helenlt on September 28th, 2012
Changes to Academic Publishing, NPG and Creative Commons and Licensing Images of People
I keep coming across interesting articles on blogs and in the news and promising myself I’ll do a blog post on that soon. So here are few that I have stumbled across recently:
This opinion piece by Hugh Gusterson in the Chronicle of Higher Education adds to the ongoing debate in the “academic spring”. Hugh discusses the role academics play in academic publishing in not just writing articles but also acting as editors and reviewers for journals, often without any remuneration, and how dependent academic publishers are on this free labour. Hugh suggests leveraging that reliance to effect change by refusing to review material for big-profit publishers for free.
Britain’s National Portrait Gallery has began licensing its images under Creative Commons to allow
non-commercial and academic use. This is significant because a few years ago the NPG and Wikicommons got into a stoush over whether or not the NPG could claim copyright in its digital images of out of copyright material. Effectively, Wikicommons said “No, you can’t”, the NPG said “Yes, we can” (no backsies) and legal action was threatened. The issue of whether or not cultural institutions can claim copyright over digital images that are in the public domain is contentious. On the one hand, it appears to run contrary to the purpose of many cultural institutions of providing access to and sharing their collections with the public. On the other hand, licensing of items in the collection often generates funds that help the institution to undertake the work to make material available online.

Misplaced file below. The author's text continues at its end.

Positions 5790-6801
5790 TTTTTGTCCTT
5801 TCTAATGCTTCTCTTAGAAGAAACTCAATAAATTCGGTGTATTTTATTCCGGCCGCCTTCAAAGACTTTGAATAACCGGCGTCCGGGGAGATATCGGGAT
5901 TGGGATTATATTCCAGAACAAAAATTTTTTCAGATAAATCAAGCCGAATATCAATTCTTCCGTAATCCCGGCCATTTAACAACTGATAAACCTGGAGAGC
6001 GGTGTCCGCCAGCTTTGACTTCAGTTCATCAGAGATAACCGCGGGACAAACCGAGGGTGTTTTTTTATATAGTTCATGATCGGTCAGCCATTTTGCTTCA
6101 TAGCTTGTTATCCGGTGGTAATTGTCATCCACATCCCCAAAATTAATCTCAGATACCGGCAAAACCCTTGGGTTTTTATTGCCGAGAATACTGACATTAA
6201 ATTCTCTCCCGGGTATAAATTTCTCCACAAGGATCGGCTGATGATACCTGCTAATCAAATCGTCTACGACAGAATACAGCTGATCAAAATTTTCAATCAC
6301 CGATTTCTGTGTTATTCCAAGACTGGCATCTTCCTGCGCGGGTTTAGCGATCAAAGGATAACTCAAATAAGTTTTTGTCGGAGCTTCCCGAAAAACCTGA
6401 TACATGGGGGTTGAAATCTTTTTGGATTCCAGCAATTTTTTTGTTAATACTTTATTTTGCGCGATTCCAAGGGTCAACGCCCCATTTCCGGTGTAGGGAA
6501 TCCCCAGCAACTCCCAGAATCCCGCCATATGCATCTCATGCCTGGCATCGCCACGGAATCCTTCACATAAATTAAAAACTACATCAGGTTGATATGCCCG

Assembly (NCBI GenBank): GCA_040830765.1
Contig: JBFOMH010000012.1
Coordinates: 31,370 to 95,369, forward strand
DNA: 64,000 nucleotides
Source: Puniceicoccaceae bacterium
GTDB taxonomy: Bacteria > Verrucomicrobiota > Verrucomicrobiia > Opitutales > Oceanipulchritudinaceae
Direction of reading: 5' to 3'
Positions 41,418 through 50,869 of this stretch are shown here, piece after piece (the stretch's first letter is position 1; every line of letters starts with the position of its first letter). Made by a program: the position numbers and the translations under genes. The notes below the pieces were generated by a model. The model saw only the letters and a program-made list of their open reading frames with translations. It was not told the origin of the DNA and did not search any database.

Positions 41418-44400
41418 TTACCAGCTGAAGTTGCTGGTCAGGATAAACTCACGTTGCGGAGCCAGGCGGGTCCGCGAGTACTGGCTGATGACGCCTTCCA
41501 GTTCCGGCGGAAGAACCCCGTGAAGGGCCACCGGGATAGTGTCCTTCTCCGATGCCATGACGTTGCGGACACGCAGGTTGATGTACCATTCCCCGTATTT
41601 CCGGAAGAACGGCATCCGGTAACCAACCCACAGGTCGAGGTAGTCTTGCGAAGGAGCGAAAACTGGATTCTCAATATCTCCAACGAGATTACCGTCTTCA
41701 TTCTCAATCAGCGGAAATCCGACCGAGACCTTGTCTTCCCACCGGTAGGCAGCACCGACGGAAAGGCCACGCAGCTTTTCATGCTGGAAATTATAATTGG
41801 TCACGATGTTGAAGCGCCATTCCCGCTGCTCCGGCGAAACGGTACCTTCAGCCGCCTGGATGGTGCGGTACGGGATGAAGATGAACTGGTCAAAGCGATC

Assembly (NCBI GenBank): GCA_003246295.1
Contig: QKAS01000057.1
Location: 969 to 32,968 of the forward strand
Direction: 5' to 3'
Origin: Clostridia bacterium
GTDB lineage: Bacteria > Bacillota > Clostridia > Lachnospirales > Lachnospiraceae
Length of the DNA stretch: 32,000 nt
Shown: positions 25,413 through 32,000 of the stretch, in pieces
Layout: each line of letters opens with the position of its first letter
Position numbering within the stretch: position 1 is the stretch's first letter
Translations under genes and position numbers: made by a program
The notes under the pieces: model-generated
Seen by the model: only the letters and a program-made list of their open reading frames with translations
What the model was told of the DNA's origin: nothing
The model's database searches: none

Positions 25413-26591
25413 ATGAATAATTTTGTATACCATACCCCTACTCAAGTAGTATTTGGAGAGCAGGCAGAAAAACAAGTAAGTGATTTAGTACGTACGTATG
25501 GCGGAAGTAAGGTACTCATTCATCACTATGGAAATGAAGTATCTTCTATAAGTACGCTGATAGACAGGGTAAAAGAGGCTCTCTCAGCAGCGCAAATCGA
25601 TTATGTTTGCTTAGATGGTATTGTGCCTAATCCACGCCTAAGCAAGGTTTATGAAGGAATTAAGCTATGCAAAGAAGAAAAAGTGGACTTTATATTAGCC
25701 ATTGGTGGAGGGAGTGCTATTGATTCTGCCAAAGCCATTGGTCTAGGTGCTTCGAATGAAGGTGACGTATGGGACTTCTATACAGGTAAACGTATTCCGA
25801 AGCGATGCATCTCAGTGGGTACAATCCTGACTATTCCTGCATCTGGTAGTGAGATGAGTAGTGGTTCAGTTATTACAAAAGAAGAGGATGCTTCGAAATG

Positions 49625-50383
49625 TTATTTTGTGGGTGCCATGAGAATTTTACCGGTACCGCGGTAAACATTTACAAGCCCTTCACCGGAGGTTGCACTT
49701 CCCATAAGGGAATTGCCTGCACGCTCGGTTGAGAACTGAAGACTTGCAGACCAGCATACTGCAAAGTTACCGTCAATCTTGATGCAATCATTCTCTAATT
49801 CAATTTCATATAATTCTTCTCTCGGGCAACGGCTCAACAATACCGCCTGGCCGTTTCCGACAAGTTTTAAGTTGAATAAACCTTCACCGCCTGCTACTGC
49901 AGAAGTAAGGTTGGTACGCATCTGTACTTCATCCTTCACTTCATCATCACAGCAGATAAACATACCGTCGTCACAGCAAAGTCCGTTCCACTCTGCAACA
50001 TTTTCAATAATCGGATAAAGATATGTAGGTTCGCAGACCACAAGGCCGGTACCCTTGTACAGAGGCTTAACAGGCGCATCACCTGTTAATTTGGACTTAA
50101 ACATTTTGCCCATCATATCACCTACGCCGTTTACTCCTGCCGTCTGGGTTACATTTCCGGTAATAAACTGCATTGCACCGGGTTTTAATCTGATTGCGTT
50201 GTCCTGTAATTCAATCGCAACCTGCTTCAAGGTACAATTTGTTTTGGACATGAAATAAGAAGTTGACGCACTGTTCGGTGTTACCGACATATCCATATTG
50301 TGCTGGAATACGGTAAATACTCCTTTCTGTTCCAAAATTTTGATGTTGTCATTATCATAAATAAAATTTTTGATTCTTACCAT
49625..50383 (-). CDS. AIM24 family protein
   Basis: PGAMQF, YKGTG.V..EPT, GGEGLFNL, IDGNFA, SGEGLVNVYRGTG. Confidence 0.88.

Nevertheless, this is a great step forward for the NPG and provides yet another copyright friendly resource for teaching, research and other university purposes. I should point out that not all of the NPG images are available under Creative Commons. Works that are still in copyright, will still require permission unless the copyright owner has chosen to apply a CC licence so check the licensing information for the image carefully.
For further discussion, see Art historians welcome open approach to image copyright in The Conservation.
A Cautionary Tale
My final find relates to a cautionary tale. How much is your face worth?, which appeared in Daily Life tells the story of Joe Rauhina, a Maori with a unique facial tattoo, who was working as a model. Joe agreed to a photo shoot with Getty Images, and as part of the shoot signed a waiver allowing Getty unlimited use of the photos and his image. As a result, while Rauhina receive a fee for the initial shoot, he is not entitled to any royalties even though Getty licenses the image, in some cases for as much as $60,000.
So what does have to do with us? We work in academia not modelling!! Well, we often get queries from staff and students who are asked to sign publishing agreements and consent forms allowing themselves to be published, have their lectures recorded, appear in an interview, allow the use of their photo or otherwise use their work. The one thing we always say, (and we wish someone had said it to Joe Rauhina), is make sure you read any agreements carefully. If you don’t understand what the agreement is asking, what rights you are being given and what rights you are giving up, get legal advice.